The Cement Salon
What would happen if we were able to crumple up our homes? To blend into the walls, to sink into the floor and to live in a world of soft concrete? These questions resonated in the mind of Aviram Cohen Siton as he worked last year on his Master’s project at the Department of Interior Design in the Holon Institute of Technology.
Inspired by the brutalism and building blocks of the Yad Eliyahou neighbourhood in Tel-Aviv in which he was raised, Siton focused on researching and developing concrete and the semantics that relate to it.
The result was a new and surprising manipulation of materials which challenges the cold and harsh concrete characterization and enables a soft experience using a wide range of soft objects such as cushions and light furniture and interior design frames made of tiles or concrete castings.
Image: To live in a world of soft concrete, Aviram Siton Cohen. Photography: Dana Brown
Also Itay Brown, who graduated in 2007 from Shenkar’s Department of Industrial Design, focused his Master’s project in soft moulds for cement casting. Since 2010 he works as an independent designer and lately opened a gallery in South Tel-Aviv, where he presents his designs that include wall coverings and light fixtures.
According to Brown, the decision to select and bring into the space of the home artefacts made of concrete, which is identified as a material with a cold and harsh feel, shouldn’t surprise those who have been following the latest trends in the world of design in recent years.
“Concrete has made its way into the home for several reasons,” says Brown. “The material has evolved and it is possible to do with it things that weren’t possible before, such as adding strengthening materials that make it stronger and enable the creation of thin concrete.
As a result it is possible to create relatively light products, and the selection is wide- from light fixtures to bowls. In the contemporary era that has modern buildings, the design is clean and everything looks very ‘fine’, and in my opinion people are looking to get a little ‘dirty’ in order to create some sort of balance.
One can see that in quite a few houses people choose to leave part of the concrete exposed, an element that is also expressed in objects. We are used to seeing products from the same familiar materials, and then the twist of the concrete creates a refreshing change”.
Image: Light fixtures by Itay Brown. Photography: Yael Angelheart
Image: Medu stool by Itay Brown. Photography: Gilad Lenger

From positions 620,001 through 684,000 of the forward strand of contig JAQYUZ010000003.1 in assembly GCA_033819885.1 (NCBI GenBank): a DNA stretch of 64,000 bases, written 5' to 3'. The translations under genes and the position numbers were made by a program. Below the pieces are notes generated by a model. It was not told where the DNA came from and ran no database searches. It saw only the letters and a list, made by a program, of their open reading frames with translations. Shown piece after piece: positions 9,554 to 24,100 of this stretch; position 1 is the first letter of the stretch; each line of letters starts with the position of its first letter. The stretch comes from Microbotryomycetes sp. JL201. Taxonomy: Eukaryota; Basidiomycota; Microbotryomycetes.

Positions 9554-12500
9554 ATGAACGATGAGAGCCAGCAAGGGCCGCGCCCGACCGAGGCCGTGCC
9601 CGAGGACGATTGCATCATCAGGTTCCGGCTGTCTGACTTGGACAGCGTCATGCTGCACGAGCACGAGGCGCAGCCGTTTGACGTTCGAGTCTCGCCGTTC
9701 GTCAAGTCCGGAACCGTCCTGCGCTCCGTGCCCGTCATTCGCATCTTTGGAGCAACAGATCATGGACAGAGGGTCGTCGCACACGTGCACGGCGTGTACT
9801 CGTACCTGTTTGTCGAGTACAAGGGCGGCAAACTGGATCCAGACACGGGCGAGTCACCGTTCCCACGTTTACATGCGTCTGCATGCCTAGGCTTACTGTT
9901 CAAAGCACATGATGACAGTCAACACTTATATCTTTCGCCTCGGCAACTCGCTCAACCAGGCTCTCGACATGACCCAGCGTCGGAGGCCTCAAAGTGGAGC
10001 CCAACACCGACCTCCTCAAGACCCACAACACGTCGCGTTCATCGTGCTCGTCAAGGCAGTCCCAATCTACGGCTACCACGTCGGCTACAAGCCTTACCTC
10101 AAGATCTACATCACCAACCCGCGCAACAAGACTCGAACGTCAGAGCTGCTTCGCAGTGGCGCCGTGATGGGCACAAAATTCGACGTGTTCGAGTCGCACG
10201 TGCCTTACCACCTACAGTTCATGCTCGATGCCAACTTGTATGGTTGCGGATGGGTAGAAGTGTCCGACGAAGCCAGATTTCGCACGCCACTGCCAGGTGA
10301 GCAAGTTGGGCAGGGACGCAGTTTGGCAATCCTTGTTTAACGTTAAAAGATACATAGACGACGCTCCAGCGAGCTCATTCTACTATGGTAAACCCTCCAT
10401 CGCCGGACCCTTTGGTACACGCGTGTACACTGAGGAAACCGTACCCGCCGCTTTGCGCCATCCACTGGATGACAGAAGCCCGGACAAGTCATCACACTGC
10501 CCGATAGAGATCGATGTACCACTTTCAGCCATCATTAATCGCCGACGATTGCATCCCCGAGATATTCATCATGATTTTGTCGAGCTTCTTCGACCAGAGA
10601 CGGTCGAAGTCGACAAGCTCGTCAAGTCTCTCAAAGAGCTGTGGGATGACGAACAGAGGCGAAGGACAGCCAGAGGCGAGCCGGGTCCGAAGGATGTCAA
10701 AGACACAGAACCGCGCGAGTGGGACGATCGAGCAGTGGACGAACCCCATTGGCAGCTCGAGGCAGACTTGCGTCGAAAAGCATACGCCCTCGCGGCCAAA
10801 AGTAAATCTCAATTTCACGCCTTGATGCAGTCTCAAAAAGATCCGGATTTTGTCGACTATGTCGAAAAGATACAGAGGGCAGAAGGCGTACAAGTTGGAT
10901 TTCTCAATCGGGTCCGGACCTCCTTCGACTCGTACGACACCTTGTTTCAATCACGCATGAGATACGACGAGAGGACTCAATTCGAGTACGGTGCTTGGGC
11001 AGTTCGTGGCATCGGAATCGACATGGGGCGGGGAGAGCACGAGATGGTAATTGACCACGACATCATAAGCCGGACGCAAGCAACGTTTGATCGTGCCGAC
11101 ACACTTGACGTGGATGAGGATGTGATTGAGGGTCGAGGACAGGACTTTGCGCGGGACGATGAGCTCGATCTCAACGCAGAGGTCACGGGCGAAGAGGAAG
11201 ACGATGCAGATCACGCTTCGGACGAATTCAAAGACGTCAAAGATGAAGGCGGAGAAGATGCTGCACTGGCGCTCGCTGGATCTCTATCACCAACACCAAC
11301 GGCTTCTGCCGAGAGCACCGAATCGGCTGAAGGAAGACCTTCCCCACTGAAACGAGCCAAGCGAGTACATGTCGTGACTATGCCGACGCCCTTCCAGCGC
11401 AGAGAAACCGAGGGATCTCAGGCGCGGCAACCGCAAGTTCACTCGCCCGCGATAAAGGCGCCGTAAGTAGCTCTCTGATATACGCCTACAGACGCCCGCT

The concrete is also inspiring product design, as can be seen by the works of Gil Sheffi and Yoav Avinoam from the PRODUCKS studio, that recently launched their new furniture line “A concrete living room”, that combines concrete and mahogany wood. The collection focuses on objects traditionally found in interior design such as the library, couch, sofa and coffee table.
The intimate living space gains a cooperative interpretation when it is moved into a public space as the interaction between the users and the objects creates a new movement, that belongs somewhere between the personal, home living room and the shared public area.
“We wanted to transform the home living ‘inside out”, say Avinoam and Shefi. “In a direct way by transferring the living room from a home environment to a public one, and indirectly the living room underwent a type of ‘taxidermy’. The objects remained in their raw form, naked and uncovered, as part of the new living conditions of the furniture”.
Image: A close-up of the concrete living room, PRODUCKS studio. Photography: Osnat Perelshtein
Image: A concrete living room, PRODUCKS studio. Photography: Osnat Perelshtein
To meet the growing industrial trend in kitchen design, the Caesarstone company widened this year its concrete collection with two new models: Fresh Concrete 4001, characterized by a restrained and softened industrial style, that provides the look of white concrete; and the 4004 Raw Concrete design that encapsulates the industrial sprit and trend of classic concrete surfaces.
If to date the use of concrete in interior design was limited because the surfaces easily stained, cracked or were less durable, now the concrete surfaces offered by Caesarstone enable individuals to achieve the desired concrete look with surfaces that are durable, strong, easy to use, clean and maintain in the active space of the kitchen.
Image: Caesarstone’s 4004 design- resonates with the raw concrete and creates a sophisticated industrial look.
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